The confusing standpoint of Liberation regarding its view about SEZ and agricultural situation stems from its petty-bourgeois outlook towards Indian situation as well as present world order. The party, in its dogmatic Naxalite tradition, terms Indian state as of semi-feudal semi-colonial character, thus being unable to recognize the growing capitalistic character of Indian bourgeoisie. [Though, that does not stop it to admit the independence of Indian ruling class, a ridiculous ideologue of discovering independence in a semi-colony]. This same theorization extends to its identification of Indian agrarian character as mainly feudal, thus underestimating the important factor of capitalist invasion in agriculture. This outlook can’t explain the growing problems of the capitalist invasion in agrarian sector as indicated by the party-program of CPIM: “The proletarianisation of large sections of the rural working masses and a huge increase in the number of agricultural workers as a proportion of the rural population; the accelerated differentiation of the peasantry; production for the market; the large scale eviction of tenants holding traditional leases; and increased levels of re-investment of capital in agriculture and agriculture related activity by the rural rich, particularly landlords, laying the basis for reproduction of capital on a scale that did not hitherto exist.”
But the draft of the resolution of agrarian crisis in the 8th party congress itself contradicts Liberation’s identification of agricultural relation as mainly feudal, or, semi-feudal. The agrarian crises as listed by Liberation in the draft consist of the characteristics below:
• High growth in non-agricultural sector, handsome growth in non-agricultural incomes but decline in the demand for agricultural products and stagnation or sharp decline in agricultural output prices.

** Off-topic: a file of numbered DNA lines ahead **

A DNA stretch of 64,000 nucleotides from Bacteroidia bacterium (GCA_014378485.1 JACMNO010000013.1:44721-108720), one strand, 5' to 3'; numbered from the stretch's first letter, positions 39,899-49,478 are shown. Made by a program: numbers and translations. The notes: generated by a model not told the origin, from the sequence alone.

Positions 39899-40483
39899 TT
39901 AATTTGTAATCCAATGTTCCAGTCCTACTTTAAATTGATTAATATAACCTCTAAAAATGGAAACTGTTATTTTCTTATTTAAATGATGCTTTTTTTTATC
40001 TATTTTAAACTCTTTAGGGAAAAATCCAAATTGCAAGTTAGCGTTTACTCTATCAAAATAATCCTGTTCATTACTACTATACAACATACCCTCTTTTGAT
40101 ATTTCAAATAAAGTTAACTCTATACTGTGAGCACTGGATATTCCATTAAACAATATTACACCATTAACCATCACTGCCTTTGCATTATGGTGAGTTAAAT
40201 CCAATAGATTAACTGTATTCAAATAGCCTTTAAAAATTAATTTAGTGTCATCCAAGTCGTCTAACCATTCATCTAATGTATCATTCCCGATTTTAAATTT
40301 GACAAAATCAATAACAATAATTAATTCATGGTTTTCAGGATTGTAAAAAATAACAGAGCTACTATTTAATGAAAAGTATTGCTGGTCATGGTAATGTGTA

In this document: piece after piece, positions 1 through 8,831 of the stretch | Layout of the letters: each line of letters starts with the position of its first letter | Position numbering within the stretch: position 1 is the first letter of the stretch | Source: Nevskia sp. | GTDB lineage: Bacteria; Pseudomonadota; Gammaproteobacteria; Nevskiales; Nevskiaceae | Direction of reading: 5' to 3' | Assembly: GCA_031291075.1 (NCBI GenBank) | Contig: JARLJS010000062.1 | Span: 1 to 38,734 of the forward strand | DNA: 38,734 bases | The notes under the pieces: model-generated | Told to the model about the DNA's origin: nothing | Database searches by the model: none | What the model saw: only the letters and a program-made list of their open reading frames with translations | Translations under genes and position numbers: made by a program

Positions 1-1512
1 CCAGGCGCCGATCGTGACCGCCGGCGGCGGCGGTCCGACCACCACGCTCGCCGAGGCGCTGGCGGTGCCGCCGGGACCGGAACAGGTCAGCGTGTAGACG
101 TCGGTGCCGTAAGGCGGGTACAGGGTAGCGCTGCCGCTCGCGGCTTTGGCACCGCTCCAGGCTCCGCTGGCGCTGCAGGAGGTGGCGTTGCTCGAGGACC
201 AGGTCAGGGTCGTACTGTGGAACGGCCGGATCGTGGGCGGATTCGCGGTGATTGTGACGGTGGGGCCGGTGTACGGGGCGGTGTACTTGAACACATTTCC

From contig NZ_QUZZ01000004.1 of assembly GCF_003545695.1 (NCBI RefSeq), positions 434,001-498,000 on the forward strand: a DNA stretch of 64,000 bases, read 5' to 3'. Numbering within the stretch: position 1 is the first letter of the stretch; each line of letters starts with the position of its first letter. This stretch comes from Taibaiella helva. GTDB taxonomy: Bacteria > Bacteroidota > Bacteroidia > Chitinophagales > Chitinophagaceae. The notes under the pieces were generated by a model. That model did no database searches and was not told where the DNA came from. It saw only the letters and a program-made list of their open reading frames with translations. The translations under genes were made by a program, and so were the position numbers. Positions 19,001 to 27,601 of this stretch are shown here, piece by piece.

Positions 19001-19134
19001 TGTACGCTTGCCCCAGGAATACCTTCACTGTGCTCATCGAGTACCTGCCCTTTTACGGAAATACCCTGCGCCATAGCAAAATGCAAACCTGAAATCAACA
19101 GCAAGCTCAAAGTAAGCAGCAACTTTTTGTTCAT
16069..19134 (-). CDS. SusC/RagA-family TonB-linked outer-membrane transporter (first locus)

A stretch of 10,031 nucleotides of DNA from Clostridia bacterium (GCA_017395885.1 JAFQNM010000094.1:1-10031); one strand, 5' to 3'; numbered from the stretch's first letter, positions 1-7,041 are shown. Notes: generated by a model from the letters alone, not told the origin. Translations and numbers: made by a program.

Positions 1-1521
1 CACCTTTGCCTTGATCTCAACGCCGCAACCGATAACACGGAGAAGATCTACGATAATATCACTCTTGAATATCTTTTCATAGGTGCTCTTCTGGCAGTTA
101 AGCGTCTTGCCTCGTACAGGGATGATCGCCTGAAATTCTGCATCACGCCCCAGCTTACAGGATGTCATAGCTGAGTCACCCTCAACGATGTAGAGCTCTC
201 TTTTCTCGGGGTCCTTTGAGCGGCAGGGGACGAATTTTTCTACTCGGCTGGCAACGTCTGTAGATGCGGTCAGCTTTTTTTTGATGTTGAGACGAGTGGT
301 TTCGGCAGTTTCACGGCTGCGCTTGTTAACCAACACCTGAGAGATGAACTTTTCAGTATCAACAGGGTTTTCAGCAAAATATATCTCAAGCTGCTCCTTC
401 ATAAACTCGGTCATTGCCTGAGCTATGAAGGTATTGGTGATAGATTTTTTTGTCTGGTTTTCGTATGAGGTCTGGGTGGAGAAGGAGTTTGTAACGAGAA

• Stagnant agricultural production, slower growth in agricultural input use and declining input demand but very sharp increases in input prices.
• Higher the agricultural growth, say in Punjab, greater the number of suicides. Higher the yield, more severe the crisis. Higher the input use, lesser the profit margins. Higher the investment, lesser the returns. Higher the income, greater the indebtedness and greater the number of suicides.
• The Indian government signed Agreement on Agriculture (AoA) under WTO under the pretext of a sharp increase in agricultural exports but it has developed import dependence for food supply and it is ready to pay more prices to Australian and American agri-business multinationals than what it is willing to pay its own farmers.
• Agriculture presents a bleak scenario. Rural incomes scenario is dismal. But there is a clamor among industrialists about the “Growing Rural Markets in India’; about dormant rural market segments for luxury cars and FMCGs. Multinationals and big corporate are vying with each other to get into corporate farming and contract farming as well as retail and wholesale trade in agricultural inputs and outputs.
Do not all these characteristics speak of a capitalistic relation hugely invading in agriculture? High growth of non-agricultural sector itself tells a story of an economic growth in its classical sense. The stagnation or sharp decline in demand and in output prices mainly stems from overproduction, a typical capitalistic crisis. Remember the problem of potato-farming in West Bengal. All these features are very much apparent here due to the same problem: overproduction and lack of storage system.
The second point is just a repetition of the first one because overproduction naturally leads to stagnation in the input demand. The paradoxical feature of declining demand and increasing price of inputs can be explained by the use of developed technology in agriculture, another sharp feature of capitalist treatment.